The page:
Why Printed Materials Are Still Key Marketing Techniques in a Digital World

Posted on August 27, 2010
At Create-A-Card, we have noticed how often we have to convince our clients that their advertising budget must have a healthy slice delegated for printed materials. Apparently, the success of the Internet has given the impression that it should be able to handle the bulk of the promotional business. We remind them that the print industry has survived the onslaught of radio and television successfully, and is now meeting the challenge of the Internet as a direct competitor for its customers.

A recent study conducted by the California Polytechnic State University entitled “The Reality About the Promise of Printing in the Digital World” discovered that the printing industry is making radical changes to demonstrate how effectively they can compete with digital marketing and concluded that “the results make it clear that print will survive as a medium of choice in advertising, marketing, and communication….” They quoted a 2004 audit by the Magazine Publishers of America who found that “on average subscribers pass along their printed issue to an additional 3.6 industry decision-makers. So even the elite of the IT world recognized and benefit from print. What’s more, specific magazine content can be spotlighted and passed along on a one-to-one basis. A Magazine Publishers of America survey found that 24 percent of readers typically pass an article along to someone else while 23 percent save the article for future reference, and 13 percent visit a related Web site.”

Print media is keeping pace with modern trends by offering on-demand, customer-oriented services, especially in promotions where digital media is inappropriate. By integrating modern computer technology and Internet accessibility, print shops have developed the ability to make the best of both worlds. Clients can now design their own promotional material, add the graphics, include Internet links and even specify paper and ink preferences, usually without ever entering the print shop.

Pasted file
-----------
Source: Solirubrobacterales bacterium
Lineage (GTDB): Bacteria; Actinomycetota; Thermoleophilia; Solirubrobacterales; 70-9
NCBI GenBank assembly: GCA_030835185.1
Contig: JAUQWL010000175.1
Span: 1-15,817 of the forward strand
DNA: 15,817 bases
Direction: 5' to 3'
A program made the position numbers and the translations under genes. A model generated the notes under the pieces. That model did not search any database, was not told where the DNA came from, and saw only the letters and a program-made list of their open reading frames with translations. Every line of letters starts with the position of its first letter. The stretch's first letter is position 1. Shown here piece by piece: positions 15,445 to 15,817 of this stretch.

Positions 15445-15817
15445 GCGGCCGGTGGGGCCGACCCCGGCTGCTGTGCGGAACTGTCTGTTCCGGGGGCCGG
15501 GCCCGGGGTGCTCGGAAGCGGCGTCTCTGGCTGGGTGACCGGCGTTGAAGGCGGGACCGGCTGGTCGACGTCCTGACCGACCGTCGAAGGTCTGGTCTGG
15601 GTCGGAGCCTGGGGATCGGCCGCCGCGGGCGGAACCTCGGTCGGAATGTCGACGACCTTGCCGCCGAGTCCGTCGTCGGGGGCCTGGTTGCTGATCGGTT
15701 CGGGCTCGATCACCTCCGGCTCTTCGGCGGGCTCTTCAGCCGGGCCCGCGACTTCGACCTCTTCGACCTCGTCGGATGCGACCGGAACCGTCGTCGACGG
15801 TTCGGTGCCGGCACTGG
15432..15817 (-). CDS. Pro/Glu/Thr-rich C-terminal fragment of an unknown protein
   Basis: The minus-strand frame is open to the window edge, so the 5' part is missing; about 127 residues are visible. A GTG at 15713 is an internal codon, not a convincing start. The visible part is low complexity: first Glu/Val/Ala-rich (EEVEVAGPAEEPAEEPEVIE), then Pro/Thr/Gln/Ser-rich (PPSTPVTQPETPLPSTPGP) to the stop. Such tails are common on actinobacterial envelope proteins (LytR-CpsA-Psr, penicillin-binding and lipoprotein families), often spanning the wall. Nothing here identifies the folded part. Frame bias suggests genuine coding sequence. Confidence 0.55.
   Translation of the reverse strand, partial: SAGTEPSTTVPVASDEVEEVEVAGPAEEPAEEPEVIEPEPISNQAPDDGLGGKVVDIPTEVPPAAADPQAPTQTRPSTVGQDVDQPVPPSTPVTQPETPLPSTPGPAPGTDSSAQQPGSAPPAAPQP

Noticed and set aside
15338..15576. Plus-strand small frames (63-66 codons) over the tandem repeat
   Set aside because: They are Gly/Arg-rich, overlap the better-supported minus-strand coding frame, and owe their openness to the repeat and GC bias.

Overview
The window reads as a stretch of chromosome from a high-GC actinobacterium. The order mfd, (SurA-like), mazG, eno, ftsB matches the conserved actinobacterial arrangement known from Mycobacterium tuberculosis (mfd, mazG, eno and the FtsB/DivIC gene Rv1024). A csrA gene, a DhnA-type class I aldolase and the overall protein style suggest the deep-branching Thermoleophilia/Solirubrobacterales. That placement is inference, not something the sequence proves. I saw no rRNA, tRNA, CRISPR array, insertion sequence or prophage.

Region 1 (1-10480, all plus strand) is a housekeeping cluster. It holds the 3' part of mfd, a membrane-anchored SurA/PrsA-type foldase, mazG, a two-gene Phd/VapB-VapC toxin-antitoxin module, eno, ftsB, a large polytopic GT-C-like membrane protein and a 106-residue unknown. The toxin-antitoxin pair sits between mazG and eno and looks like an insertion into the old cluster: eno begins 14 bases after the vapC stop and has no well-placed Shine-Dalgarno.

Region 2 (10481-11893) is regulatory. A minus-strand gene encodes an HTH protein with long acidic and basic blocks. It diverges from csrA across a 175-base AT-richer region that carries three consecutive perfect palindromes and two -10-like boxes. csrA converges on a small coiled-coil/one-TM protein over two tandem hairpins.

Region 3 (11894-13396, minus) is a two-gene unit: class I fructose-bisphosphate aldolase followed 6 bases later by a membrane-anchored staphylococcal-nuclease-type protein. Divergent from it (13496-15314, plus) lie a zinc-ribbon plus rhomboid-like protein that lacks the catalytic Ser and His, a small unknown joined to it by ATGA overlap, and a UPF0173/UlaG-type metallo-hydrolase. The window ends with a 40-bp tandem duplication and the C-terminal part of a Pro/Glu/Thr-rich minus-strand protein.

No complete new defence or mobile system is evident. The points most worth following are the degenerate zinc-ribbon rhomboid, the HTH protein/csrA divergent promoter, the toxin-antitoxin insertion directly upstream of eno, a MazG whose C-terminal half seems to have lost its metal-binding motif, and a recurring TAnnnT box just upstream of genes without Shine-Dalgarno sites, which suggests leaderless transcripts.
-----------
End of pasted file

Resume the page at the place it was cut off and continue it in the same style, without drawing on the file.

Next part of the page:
Direct mailing campaigns are an excellent example of a print strategy that still is effective and has verifiable results. These “old-school” techniques continue to bring in the clients because there is still a certain appeal to a piece of mail that was sent to your address with your name on it and has a special offer just for you. All the flashy Internet advertisements you can devise will not replace this kind of personal attention.

Business cards are another aspect of marketing they should always be trusted to a printer. You should avoid the temptation to “make your own” business cards on your personal printer like the plague because it will make you look like an amateur. Once again, print shops have risen to the occasion and offer complete online services that take you step by step through the process so you get just the card you want.

Also keep in mind some of your clients may still not be Internet savvy and won’t appreciate the fancy social networking sites, flash players and PDF links that you have spent so much money on, in fact they might find them downright irritating. They would much prefer to sit down with a hard copy of your report or proposal than squint at a computer screen with no ability to make notations in the margins.

All in all, the print industry is here to stay and maintains its vital role in a well-rounded marketing campaign. Smart business managers realize that they must reach beyond the impersonal digital market to keep that one-on-one connection with their customers that got them in business in the first place. The key is to balance your promotional budget to take full advantage of all the avenues available to connect with customers.

Comments are closed.